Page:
Robyn's 50th Birthday Celebration travel blog

St. Andrew's Church, Chew Magna, Somerset

Churchyard at St. Andrew's

Plaque re Emigrant on Pilgram Ship

Inside the Church

High Street, Chew Magna

Dunster and the Castle Above

Sneaking in After Hours

Gardens at the Top

Dovecote

St. George Church, Dunster

High Street, Dunster

At the Shore

Fishing for Eel

Little Train Station at the Shore


Today, Patricia, Ali and I are off on an adventure to Somerset. The number one goal is to get to Mill Cottage Plants, a nursery that specializes in hydrangeas and unusual perennials, ferns and grasses. I'm along for the ride as I'm always up for a road trip, and there are other things that we may get a chance to see around Somerset.

Mill Cottage Plants is in Wookey, south of Bristol and Bath. So we head off south on the M5 and then cut off to one of the "A" highways. I had printed out directions from Multimap, but we were soon to find out that, like the ones I had in Italy, they are just slightly off. Also, we are in Terry's car, which doesn't have the GPS and we can't find the road map. (Almost sounding like yesterday's adventure, just a different mode of transportation!) But Ali and Patricia are old hands at this, and they seem to know where they are going.

You know you're in Somerset when the roads are winding and there are high red stone walls on either side of the road, with no shoulder (or verge as they would say in the UK), making you feel like you are driving down a chute. Every once in a while there is a break and you get these beautiful views of farmland, rolling hills and cows (we are very close to the town of Cheddar). At some point we took a left when we should have gone right. We should have been near the town of Wells, but we ended up in Chew Magna. Chew Magna? Where do I know that name from? And then I realize -- it's the name of the village where one of my ancestors was from! We are in the home of John Pope, born about 1555, whose grandson Thomas emigrated to Plymouth in 1632 (around the time of the pilgrim ships). My paternal grandfather's mother was Kittie Pope.

Patricia sees that there is a village tea and sale at the Old Schoolroom, so we decide to take a break from our drive and have tea. The Old Schoolroom was originally built as a parish meeting room in 1510, so I am actually having tea in a place where my ancestors were! Afterwards we wander up to the church, and inside I find a plaque to Thomas Minor, who emigrated to New England (as did Thomas Pope) in the early 1600s.

This stop has made my day, and I'm so glad that we got lost in Somerset. And the day has just begun! We have yet to get to the nursery, which is our next stop. We didn't stay long; just time enough to buy some plants that are put in the boot (trunk to North Americans) and in the back seat (now I feel like I'm in a jungle back here). Next stop is Wells for lunch. A great French restaurant where we had a fixed menu and a great bottle of wine (2005 Jean-Claude Boisset - Saint-Veran, Bourgogne).

Next it is on to Dunster Castle, but the hour is getting late and it is closing at 5pm. We realize that we are not going to make the castle by closing time (you just can't go very fast along those twisting roads), but we are going through some nice towns, including Glastonbury (where the famous festival is held). We got to Nether Stowey and saw signs for Coleridge Cottage, a National Trust attraction. Patricia and Ali were shocked that I didn't know right away who Samuel Taylor Coleridge was. When they said "The Rime of the Ancient Mariner", I knew that they were talking about a poet, but I must admit that I have never been big on poetry. It was about 4:45 so we decided to stop and see the cottage. The National Trust volunteers at the cottage said that they were closing up, but Patricia told them that I had come all the way from Canada and had been quoting Coleridge all the way down the M5. She said it with such a straight face (thank goodness they didn't quiz me) that they let us walk around to see the rooms and the memorabilia from the early 1800s.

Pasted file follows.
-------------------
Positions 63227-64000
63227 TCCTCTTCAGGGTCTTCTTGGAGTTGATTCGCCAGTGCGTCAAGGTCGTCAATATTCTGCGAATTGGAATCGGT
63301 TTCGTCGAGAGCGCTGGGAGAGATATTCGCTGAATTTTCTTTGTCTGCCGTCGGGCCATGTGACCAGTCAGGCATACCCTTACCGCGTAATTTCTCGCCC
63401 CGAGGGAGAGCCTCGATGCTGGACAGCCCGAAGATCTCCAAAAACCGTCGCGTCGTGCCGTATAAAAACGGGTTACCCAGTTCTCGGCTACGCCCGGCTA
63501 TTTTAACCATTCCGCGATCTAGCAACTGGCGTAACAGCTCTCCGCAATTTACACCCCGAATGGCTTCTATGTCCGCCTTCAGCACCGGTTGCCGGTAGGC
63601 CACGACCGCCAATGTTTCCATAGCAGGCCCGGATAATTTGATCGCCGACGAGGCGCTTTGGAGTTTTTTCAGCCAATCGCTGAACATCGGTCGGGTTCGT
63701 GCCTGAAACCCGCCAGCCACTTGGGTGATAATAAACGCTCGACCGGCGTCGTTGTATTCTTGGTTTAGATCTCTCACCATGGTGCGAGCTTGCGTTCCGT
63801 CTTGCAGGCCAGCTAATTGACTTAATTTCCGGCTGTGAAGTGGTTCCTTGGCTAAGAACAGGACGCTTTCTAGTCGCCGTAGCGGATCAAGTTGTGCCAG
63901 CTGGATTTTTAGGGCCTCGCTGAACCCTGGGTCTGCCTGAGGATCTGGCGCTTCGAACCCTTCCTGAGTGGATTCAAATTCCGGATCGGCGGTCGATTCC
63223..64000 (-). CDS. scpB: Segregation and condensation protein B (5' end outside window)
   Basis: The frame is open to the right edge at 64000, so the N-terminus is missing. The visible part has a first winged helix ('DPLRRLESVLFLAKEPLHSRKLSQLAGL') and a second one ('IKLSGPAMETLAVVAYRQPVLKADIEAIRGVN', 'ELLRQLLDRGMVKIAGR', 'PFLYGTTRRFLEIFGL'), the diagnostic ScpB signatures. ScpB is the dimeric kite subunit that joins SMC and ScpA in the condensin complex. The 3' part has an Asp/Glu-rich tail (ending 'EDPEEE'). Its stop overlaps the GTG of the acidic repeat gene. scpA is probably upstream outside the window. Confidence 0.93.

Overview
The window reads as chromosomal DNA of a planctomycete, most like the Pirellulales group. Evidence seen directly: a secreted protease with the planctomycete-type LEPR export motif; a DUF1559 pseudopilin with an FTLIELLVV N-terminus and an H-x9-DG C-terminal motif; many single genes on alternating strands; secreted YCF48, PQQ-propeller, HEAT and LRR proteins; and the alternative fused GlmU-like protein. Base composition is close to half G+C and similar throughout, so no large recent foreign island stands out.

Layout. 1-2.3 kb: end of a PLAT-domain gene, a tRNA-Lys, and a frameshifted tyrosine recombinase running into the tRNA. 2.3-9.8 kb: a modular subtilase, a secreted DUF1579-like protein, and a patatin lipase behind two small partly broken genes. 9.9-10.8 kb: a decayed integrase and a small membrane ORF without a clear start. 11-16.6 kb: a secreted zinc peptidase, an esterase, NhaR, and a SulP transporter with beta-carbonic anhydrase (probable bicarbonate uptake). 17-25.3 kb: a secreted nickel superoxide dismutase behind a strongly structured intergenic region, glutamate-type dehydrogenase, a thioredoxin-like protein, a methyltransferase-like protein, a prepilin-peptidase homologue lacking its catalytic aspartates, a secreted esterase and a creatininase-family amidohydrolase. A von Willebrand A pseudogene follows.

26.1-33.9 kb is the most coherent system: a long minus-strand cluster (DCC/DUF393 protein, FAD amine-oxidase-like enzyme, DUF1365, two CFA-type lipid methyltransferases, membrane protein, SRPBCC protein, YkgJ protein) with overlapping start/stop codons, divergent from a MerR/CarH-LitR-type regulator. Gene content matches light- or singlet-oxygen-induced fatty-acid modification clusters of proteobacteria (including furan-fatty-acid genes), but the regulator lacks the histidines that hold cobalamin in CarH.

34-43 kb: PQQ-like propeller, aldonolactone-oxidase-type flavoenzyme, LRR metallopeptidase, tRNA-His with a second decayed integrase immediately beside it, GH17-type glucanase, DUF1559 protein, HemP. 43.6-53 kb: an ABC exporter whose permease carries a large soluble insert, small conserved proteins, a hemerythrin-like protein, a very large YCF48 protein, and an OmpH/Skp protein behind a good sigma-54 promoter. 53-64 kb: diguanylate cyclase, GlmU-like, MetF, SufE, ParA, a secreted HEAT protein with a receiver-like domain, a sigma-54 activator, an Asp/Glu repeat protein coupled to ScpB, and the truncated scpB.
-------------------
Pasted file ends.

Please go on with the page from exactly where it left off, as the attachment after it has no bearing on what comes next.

Even though we knew that we were not going to make Dunster Castle before closing, we decided to continue on to see what we could see and also go to the shore. Dunster was indeed closed and half of the castle is under white wrapping for restoration, but the gardens are accessible (well, you have to step over the chain across the entrance), so we took a walk up the path to see the grounds. Back down in Dunster, there is a beautiful restored dovecote and the Parish & Priory Church of St. George. The church is famous for its rood screen, a locally carved wooden screen that separates the priory (monks' area) from the parish church. It is, at 54 feet in length, the longest in Europe (or possibly anywhere).

From Dunster we went to Blue Anchor Bay. The body of water is called Bridgewater Bay, also known as the Bristol Channel. It is the mouth of the Severn River, the one that overflowed in June/July, flooding Gloucestershire. Since it is the draining of the river, it is not "pretty" water --- quite muddy and brown coloured. I collected a few stones to add to my collection of stones from France and Italy, we walked along the pebbled beach, and then headed back to the car so that we could get on the road before dark. Driving back towards Bristol and the M5 along the coast, we noted how many ugly caravan (trailer) parks there were at the shore. Obviously it is a popular place for summer vacations, but not the quaint, cottage-style living that one would think of on the English shore.

We arrived back in Blockley about 9pm, later than we had intended, and not having seen exactly what we set out to see, but it was a lovely day, and a new part of England has been explored.

Entry Rating:     Why ratings?
Please Rate:  
Thank you for voting!
Share |